“Tennessee is proud to be a pro-family state, and this initiative strengthens our commitment to families and is a step in the right direction. We have all experienced scenarios where we have had to choose between work and family. This initiative ensures our state employees will no longer have to make that difficult choice, and I am honored to serve as co-prime sponsor of this legislation in the House,” said Representative Esther Helton.

This new policy confirms Tennessee state government’s position as a pro-family employer while also improving its ability to effectively serve taxpayers by reducing turnover rates for high performing employees and reducing long-term state health care costs.

The expanded paid family leave will apply to all state executive branch employees subject to the TEAM Act and will not include a mandate on private business. Included in this policy is parental leave, making Tennessee the tenth state employer to offer benefits to parents in addition to the federal government. Qualifying events will be consistent with the federal Family and Medical Leave Act (FMLA). The new policy will go into effect on March 1 to provide sufficient time for the Department of Human Resources to draft policy guidance, train managers, and ensure accurate tracking of time and leave.

Here are Gov. Lee’s proposed raises for state employees

Gov. Bill Lee delivers his first State of the State address in Nashville on March 4, 2019. (Erik Schelzig, Tennessee Journal)

Here’s a look at the $157 million in state employee raises Republican Gov. Bill Lee is proposing for the upcoming budget year:

1. State Employees Salary Pool:

a. 2% Salary Pool – Pay for performance – TEAM Act agencies: $28.8 million (effective 1/1/2020).
b. 2% Salary Pool – Across the board – Non-TEAM Act agencies: $6.7 million (effective 7/1/2019).
c. Market rate adjustment: $18.5 million.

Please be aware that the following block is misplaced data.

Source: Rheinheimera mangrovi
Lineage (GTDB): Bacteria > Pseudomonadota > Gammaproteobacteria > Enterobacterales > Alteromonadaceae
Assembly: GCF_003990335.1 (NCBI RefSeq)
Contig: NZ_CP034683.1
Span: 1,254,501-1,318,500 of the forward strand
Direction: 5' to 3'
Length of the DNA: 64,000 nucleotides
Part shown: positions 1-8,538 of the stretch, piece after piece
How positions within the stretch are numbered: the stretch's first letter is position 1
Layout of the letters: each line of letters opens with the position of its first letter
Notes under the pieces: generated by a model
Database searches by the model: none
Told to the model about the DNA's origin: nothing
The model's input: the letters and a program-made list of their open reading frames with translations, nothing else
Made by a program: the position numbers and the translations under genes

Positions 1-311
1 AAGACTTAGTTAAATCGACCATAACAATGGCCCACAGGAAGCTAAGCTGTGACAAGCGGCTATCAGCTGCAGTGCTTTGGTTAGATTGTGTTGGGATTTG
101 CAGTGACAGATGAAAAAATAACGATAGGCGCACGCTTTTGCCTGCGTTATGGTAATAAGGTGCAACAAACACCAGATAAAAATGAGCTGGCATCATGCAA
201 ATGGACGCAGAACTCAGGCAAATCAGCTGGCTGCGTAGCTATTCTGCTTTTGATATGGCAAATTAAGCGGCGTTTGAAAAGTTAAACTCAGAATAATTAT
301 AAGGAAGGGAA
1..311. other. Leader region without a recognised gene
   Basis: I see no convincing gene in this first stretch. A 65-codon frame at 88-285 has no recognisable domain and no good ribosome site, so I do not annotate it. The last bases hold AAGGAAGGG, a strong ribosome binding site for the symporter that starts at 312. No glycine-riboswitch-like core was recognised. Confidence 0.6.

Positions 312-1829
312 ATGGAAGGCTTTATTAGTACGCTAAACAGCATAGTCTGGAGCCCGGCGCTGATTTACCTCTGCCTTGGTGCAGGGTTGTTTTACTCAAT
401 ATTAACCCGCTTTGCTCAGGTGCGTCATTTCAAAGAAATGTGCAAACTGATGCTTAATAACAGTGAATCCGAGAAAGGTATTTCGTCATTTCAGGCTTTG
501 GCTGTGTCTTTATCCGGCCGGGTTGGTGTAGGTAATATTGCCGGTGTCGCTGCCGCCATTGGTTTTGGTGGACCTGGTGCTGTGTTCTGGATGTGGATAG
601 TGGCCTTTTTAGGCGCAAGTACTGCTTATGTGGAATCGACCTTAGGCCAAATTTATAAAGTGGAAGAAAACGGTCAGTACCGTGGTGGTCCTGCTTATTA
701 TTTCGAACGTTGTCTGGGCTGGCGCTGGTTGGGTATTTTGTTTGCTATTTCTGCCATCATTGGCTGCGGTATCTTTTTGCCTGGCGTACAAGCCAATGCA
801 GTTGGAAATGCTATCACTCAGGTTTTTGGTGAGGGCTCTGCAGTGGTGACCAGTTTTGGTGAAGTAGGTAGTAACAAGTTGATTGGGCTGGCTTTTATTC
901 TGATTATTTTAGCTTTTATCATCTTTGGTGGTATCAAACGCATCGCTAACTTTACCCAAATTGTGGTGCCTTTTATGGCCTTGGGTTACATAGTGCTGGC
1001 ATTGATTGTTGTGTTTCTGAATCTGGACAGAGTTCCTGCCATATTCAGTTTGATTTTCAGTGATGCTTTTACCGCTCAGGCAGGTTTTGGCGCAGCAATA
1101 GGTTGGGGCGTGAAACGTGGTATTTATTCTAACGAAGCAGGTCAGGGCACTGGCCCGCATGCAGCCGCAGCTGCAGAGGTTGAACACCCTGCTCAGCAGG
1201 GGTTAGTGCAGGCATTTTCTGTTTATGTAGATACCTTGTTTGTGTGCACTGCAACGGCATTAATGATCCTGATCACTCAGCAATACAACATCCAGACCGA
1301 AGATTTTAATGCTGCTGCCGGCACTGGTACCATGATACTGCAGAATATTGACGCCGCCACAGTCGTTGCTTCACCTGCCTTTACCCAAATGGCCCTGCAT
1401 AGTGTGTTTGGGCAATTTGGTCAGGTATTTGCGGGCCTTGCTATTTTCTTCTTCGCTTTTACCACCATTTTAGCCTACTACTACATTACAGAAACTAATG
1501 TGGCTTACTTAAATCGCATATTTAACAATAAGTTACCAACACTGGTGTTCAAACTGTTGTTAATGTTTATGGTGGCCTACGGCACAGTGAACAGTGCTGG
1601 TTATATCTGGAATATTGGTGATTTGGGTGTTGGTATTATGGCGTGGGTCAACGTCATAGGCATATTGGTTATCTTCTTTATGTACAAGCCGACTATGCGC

2. Higher Education Included in Funding Formula:

a. 2% Salary Pool – Formula Units: $22 million. 
b. 2% Salary Pool – Non-Formula Units: $8.5 million

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JLL now pitching privatization to community college campuses

A year after its massive state contract was finalized, Jones Lang LaSalle is doubling down on efforts to get individual university and college campuses to sign on to outsourcing their custodial, landscaping and maintenance services, reports Nashville Post Politics.

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TSEA endorses Harwell for GOP gubernatorial nomination, Fitzhugh for Democratic nod

Press release from Tennessee State Employees Association

NASHVILLE – The Tennessee Employees Action Movement (TEAM-PAC) the official PAC of TSEA, today voted to endorse Beth Harwell in the Republican Primary and Craig Fitzhugh in the Democratic Primary in the race for Governor in Tennessee.  Continue reading

Legislator’s relative, others lose jobs in shutdown of Fall Creek Falls State Park Inn

Fewer than half the state employees who lost their jobs when the Fall Creek Falls State Park’s Inn and Conference Center was closed — months before its scheduled demolition to make way for building a new $30 million facility  – got new state jobs and some of those who did are paid less and face a much longer drive, reports Sam Stockard. Some are blaming state officials for poor planning.

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Eight state prison employees fired in contraband smuggling probe

Eight employees at the Morgan County Regional Correctional Complex have been fired in an ongoing probe started after an inmate breached the state prison’s perimeter, only to return in an apparent effort to smuggle contraband into the prison, reports the Times Free Press.

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22 state employees recognized for ‘outstanding service’

Press release from the governor’s office

NASHVILLE – Governor Bill Haslam and First Lady Crissy Haslam today recognized 22 state employees for providing outstanding service to the state and their fellow Tennesseans at a luncheon at the Tennessee Residence. The Governor’s Excellence in Service Awards was launched in 2016 to honor outstanding state employees who are helping Tennessee lead by providing efficient and effective state services every day. 

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TBI reported ignoring state law giving hiring preference to veterans

Two state legislators say they want to change state law giving military veterans a preference in hiring for state jobs because the Tennessee Bureau of Investigation has been ignoring the statute, reports WTVF-TV.

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Haslam closes state offices in West and Middle TN

Press release from the governor’s office

NASHVILLE – Due to hazardous weather and travel conditions, Tennessee Gov. Bill Haslam has closed state offices on Friday, January 12, 2018 in West and Middle Tennessee, to include the following counties: